By Lubmila Leiva

Refinery 29, April 10, 2019.

Every day across the U.S., workers get up abd go to work to make a living. And yet, as we were reminded this past Equal Pay Day, not everyone is making the same amount for the same work.

As it stands, women in the U.S. still make an estimated 80 cents  for every dollar men earn. For women of color, the numbers are starker. Black women only make 63 cents to a white man’s dollar, and Latinas make just 53 cents. Some estimates are even lower, suggesting that women on average make just 49 cents for every dollar a man makes when taking into account earnings across a 15-year period.

This inequality is often discussed in terms of wages — after all, earnings discrepancies are the most glaring — but these imbalances manifest in many other forms. In fact, wages are just the tip of the iceberg, according to a new research study conducted by Brandeis University and The Workers Lab.

Report: “Not Only Unequal Paychecks: Occupational Segregation, Benefits, and the Racial Wealth Gap”

The report, just out today, is titled “Not Only Unequal Paychecks: Occupational Segregation, Benefits, and the Racial Wealth Gap,” and it takes a deep dive into the many ugly truths of occupational segregation and benefits disparities in the workforce. In addition to analyzing long-established trends — such as the lack of Black and Latinx employees in STEM positions and high-paying fields — the report also takes a look at how segregation has evolved throughout history to benefit white workers and disadvantage workers of color. Dr. Carmen Rojas, founder and CEO of The Workers Lab, is an expert on workers’ rights and financial systems and wants to raise awareness about how deep these inequalities run.

“We know that there is a deep connection between wages and wealth, but rarely do we highlight the passive systems of wealth accumulation that continue to rob Black and Latin[x] workers of the stability that should come from hard work,” says Dr. Rojas, adding that the most notable system is the racialization of workplace benefits, such as retirement and healthcare. Dr. Rojas adds that one-third of compensation comes from these benefits. “Since Black and Latin[x] workers are concentrated in low-wage and low-earning industries, they are not able to fully enjoy or participate in the benefits that allow for stability.”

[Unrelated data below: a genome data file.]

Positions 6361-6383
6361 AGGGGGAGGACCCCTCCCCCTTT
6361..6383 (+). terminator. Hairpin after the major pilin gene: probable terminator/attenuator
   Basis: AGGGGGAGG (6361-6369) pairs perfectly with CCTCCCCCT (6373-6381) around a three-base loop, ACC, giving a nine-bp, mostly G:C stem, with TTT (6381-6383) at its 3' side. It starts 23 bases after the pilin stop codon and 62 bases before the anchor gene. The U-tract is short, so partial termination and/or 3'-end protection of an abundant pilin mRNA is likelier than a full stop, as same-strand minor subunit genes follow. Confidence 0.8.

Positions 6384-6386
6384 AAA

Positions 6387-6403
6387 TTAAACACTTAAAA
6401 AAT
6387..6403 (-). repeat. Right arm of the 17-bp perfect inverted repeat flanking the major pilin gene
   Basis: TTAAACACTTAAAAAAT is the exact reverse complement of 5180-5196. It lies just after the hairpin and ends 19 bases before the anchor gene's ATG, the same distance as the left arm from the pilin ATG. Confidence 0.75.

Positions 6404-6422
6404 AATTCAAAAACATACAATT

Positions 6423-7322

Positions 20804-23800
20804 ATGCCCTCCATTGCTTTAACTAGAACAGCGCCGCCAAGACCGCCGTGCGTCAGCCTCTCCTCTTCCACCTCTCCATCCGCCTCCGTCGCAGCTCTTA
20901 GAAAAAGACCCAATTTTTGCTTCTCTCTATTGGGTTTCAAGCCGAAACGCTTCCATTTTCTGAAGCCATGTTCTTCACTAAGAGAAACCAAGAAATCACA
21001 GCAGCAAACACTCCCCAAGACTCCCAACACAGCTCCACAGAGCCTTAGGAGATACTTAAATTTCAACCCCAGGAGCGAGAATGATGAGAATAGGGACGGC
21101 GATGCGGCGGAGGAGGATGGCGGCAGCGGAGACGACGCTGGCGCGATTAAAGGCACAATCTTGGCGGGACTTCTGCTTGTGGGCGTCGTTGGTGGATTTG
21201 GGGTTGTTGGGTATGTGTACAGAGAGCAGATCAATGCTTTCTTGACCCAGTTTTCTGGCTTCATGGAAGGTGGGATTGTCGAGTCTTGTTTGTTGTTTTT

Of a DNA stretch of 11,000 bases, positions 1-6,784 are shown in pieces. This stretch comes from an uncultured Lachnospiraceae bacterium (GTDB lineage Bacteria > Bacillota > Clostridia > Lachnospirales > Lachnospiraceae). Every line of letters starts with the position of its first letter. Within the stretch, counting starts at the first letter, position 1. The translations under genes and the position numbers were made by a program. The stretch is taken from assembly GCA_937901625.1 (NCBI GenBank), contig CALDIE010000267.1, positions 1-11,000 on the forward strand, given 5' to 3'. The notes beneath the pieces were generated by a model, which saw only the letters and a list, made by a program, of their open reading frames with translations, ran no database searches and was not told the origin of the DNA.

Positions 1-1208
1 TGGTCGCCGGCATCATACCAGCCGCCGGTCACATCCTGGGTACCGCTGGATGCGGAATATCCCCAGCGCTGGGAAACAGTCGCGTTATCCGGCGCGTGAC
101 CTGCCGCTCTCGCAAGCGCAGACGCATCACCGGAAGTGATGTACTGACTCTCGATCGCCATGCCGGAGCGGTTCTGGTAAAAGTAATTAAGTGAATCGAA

The study examined five key industries, finding that nearly two-thirds of Latinxs work in the lower-paying restaurant and construction jobs that offer few or no benefits to employees. When it comes to pension benefits, Black and Latinx workers miss out on $5,600 and $9,800, respectively, while denial of healthcare coverage robs these groups of $2,700 and $5,400, respectively. The research also suggests that even when working people of color do enter higher-compensated fields, they still face gaps in pay and substantial differences in financial security when compared to their white counterparts.

The study found that these troubling racial and ethnic disparities will continue unabated until proactive policy interventions are enacted. “Policymakers, unions, advocacy groups, and employers all have key roles to play in generating and enhancing work to wealth connections by promoting labor and social policies that support fair compensation, access to insurance, and appropriate savings opportunities for employees,” the study concludes.

Ultimately, work is a fundamental part of life and society, and it should lead to economic security. But until policymakers, businesses, unions, and advocates commit to fighting on these issues and improving the conditions for workers in this country, these circumstances aren’t likely to change.